Sunday, 27 April 2014

Blowing up bridges

Yesterday I went on the East Kent Spokes annual cycle ride to Ardres which is a town a few miles inland from Calais. Most of the route is alongside the canal which is pleasant for being flat and seldom used by motor traffic. As we pedal through the town, newcomers to the ride often gawp at the striking design of the Calais Lace Museum.

Centre Internationale de la Dentelle et de la Mode, Calais.

Or they wonder at the purpose of various lumps of German concrete left over from World War 2. Having surveyed over the years the vestiges of many V1 and V2 launch sites in Northern France, along with coastal batteries, anti-aircraft sites and radar installations, I am usually pretty good at working out what any particular construction was designed to do, but this one always leaves me baffled. If you have any ideas of its function, do let me know.

A baffling lunp of German concrete.
But for me the highlight of the day is arriving at Le Pont d'Ardres (the Bridge of Ardres). It is a superb example of the Geography teacher's communications knot. Here, the Calais to St. Omer Canal meets the Ardres Canal exactly where the main road from Calais to St Omer, the N43, is crossed by a minor road, the D228. Knit into that four towpaths and another minor road and you have a pretty complicated junction.

Le Pont Sans Pareil, Ardes. Built 1750, demolished 1944.
This was the solution that the French engineer Monsieur Barbier proposed in 1750-- Le Pont Sans Pareil. 'The Bridge with No Equal.' It was effectively a hemisphere pierced by four cylinders. And as if that was not complicated enough, to complete the communications list, when, later, the railway arrived, it was slipped in alongside. The importance of such a nodal point; the junction of two canals, three roads and a railway line, did not escaped the retreating German army in 1944 who blew it up.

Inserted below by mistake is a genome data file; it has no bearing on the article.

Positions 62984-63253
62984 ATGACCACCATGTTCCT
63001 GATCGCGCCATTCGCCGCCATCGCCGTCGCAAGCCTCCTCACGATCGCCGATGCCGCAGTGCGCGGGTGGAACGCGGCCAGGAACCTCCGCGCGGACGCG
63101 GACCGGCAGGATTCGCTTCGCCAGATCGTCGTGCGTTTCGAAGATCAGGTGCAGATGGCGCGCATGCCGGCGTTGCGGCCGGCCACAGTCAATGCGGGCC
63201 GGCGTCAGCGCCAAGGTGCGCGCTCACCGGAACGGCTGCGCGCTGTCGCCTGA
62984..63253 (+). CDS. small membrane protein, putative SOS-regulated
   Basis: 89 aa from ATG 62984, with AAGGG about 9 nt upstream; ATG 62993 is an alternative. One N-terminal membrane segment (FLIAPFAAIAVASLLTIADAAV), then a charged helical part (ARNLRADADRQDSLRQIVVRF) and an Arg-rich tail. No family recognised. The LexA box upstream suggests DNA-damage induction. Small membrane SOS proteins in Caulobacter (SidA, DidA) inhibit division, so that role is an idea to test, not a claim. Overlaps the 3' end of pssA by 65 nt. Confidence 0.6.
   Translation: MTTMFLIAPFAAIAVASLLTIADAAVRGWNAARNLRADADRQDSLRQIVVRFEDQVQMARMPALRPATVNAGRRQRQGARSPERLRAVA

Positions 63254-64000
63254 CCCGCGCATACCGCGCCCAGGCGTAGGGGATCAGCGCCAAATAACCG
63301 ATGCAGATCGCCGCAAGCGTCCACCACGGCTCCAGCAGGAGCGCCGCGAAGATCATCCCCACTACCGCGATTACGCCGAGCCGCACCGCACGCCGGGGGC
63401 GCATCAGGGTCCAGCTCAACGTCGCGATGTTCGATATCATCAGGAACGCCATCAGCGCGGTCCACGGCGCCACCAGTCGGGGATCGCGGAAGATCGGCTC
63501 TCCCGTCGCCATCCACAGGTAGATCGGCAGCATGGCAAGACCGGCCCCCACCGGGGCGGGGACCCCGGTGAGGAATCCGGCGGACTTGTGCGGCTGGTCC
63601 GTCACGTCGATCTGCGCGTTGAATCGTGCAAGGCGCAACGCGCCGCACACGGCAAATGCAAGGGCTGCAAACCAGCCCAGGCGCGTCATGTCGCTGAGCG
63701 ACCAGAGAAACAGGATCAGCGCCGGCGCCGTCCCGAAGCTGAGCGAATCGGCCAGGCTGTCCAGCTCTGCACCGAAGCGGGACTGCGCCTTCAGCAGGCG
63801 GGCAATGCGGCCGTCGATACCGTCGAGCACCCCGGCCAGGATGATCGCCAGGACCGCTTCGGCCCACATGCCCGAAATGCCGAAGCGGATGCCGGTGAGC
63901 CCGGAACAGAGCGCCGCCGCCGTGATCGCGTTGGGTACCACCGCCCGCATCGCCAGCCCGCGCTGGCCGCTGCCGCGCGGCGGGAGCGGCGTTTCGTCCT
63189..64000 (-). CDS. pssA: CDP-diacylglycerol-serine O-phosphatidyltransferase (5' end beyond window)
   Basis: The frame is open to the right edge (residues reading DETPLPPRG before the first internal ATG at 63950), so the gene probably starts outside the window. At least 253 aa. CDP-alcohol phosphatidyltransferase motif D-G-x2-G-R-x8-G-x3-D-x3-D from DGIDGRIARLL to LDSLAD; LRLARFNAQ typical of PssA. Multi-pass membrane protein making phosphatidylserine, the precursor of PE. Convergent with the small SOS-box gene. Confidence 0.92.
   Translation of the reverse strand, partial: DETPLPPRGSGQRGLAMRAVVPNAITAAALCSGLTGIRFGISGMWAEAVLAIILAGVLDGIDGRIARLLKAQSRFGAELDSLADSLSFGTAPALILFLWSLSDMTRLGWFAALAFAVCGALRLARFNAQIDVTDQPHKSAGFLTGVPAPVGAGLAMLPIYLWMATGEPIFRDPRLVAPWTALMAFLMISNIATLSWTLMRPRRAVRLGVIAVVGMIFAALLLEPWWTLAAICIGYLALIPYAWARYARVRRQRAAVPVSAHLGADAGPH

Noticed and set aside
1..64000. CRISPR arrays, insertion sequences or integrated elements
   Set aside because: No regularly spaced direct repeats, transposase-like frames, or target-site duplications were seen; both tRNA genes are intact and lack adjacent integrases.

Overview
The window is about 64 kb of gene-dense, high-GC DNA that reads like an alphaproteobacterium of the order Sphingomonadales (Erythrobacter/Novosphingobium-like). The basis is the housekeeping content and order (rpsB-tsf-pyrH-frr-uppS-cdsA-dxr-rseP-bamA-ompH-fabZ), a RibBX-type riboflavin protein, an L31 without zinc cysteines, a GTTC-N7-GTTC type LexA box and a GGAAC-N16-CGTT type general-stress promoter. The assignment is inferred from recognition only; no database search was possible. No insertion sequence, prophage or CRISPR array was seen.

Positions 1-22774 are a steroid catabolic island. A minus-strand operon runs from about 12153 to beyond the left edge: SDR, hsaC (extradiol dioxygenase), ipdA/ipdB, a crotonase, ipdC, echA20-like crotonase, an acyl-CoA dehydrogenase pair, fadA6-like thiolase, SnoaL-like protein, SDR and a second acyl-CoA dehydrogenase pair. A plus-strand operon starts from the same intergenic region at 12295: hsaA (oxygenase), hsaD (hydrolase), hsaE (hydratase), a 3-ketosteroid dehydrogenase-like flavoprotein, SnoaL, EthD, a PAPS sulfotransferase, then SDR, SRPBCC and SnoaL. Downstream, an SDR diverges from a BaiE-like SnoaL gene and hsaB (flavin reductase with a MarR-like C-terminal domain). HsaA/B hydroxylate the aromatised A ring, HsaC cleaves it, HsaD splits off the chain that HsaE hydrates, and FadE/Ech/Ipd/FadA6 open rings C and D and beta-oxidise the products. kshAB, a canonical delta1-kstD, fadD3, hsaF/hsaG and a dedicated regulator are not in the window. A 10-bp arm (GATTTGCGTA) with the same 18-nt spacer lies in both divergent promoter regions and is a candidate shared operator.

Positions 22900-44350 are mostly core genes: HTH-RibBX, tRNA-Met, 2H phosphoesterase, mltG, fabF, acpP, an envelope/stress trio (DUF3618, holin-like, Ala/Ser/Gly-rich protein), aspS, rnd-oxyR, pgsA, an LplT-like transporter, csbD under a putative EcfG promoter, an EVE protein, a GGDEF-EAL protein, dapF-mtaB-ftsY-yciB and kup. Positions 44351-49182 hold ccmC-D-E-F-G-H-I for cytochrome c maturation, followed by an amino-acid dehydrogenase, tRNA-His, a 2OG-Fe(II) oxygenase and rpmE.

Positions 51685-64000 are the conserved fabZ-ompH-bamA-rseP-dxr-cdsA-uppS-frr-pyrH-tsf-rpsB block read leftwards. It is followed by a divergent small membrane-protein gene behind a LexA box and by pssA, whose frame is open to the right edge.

Le Pont d'Ardres, 2014

In 1968, the Pont d'Ardres replaced the temporary structure which had been erected after the war.

Here you are looking northwards on a road bridge which spans the Ardres canal. In front of you is the railway line, beyond that, the four-branch crossroads of the Pont d'Ardres itself under which the two canals meet.

Although they now call the area, Le Pont d'Ardres, the old sign on the big white building tells a different tale.

To add a mischievous observation, in this time of national retrenchment in the face of threatened European federalism, the construction cost of the Pont Sans Pareil was 123,672 livres, 3 sols, 6 deniers.

This could be written: £123,672  3s  6d.

Does that remind you of anything?

Friday, 18 April 2014

Underneath the Mellow Moon

I love to hear the old dance tunes of the 30s and 40s when a tune had melody and a song had lyrics. I was reminded of one last night when I glanced out of my back window and saw the moon rising through the trees.

Drifting in the dreamy twilight, 
Underneath the mellow moon,
Stealing through the shadows,
On a blue lagoon,
Breezes stirring through the tree-tops,
Drowsy waters softly croon,
Drifting down to Dreamland,
Underneath the mellow moon.

Sing it in slow waltz time.

Thursday, 17 April 2014

Rossetti, Banstead & Morris

No it is not a firm of solicitors. Yesterday I gave a talk in Banstead which is what I would call an urban village, having a village feel about it but located indubitably in the suburbs of London. In the church there is a stained glass window which was designed by Rossetti and Morris and installed when the church was undergoing its nineteenth century restoration. My ignorance confused me. I knew of Christina Rossetti as a poet and that she had a brother, Dante Gabriel Rossetti who also had a poetic bent but I did not know that he was a painter. My confusion was not ameliorated in any way by discovering that the designer William Morris whom I knew to be a painter was also a poet and that it was Rossetti who had persuaded him that he should develop his painting rather than his poetry. 

West window by Dante Gabriel Rossetti and
William Morris, All Saints Church, Banstead.